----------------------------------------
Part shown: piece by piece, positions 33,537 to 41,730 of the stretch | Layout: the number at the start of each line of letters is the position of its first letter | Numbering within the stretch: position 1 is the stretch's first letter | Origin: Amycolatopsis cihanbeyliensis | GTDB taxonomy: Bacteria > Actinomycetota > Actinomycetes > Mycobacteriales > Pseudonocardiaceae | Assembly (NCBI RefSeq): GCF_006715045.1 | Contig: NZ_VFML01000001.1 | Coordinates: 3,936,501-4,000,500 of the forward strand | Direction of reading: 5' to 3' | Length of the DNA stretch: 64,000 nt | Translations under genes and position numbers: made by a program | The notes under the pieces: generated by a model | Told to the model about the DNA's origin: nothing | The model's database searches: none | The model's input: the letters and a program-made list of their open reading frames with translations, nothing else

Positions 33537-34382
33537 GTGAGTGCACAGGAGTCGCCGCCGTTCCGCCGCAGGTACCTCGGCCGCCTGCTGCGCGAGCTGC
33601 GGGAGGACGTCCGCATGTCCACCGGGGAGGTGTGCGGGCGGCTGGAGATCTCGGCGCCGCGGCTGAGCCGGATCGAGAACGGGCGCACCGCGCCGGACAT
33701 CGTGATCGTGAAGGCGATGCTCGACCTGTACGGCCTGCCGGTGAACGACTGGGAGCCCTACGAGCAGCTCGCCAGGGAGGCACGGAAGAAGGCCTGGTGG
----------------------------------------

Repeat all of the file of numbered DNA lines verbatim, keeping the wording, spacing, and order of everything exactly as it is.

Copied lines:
Part shown: piece by piece, positions 33,537 to 41,730 of the stretch | Layout: the number at the start of each line of letters is the position of its first letter | Numbering within the stretch: position 1 is the stretch's first letter | Origin: Amycolatopsis cihanbeyliensis | GTDB taxonomy: Bacteria > Actinomycetota > Actinomycetes > Mycobacteriales > Pseudonocardiaceae | Assembly (NCBI RefSeq): GCF_006715045.1 | Contig: NZ_VFML01000001.1 | Coordinates: 3,936,501-4,000,500 of the forward strand | Direction of reading: 5' to 3' | Length of the DNA stretch: 64,000 nt | Translations under genes and position numbers: made by a program | The notes under the pieces: generated by a model | Told to the model about the DNA's origin: nothing | The model's database searches: none | The model's input: the letters and a program-made list of their open reading frames with translations, nothing else

Positions 33537-34382
33537 GTGAGTGCACAGGAGTCGCCGCCGTTCCGCCGCAGGTACCTCGGCCGCCTGCTGCGCGAGCTGC
33601 GGGAGGACGTCCGCATGTCCACCGGGGAGGTGTGCGGGCGGCTGGAGATCTCGGCGCCGCGGCTGAGCCGGATCGAGAACGGGCGCACCGCGCCGGACAT
33701 CGTGATCGTGAAGGCGATGCTCGACCTGTACGGCCTGCCGGTGAACGACTGGGAGCCCTACGAGCAGCTCGCCAGGGAGGCACGGAAGAAGGCCTGGTGG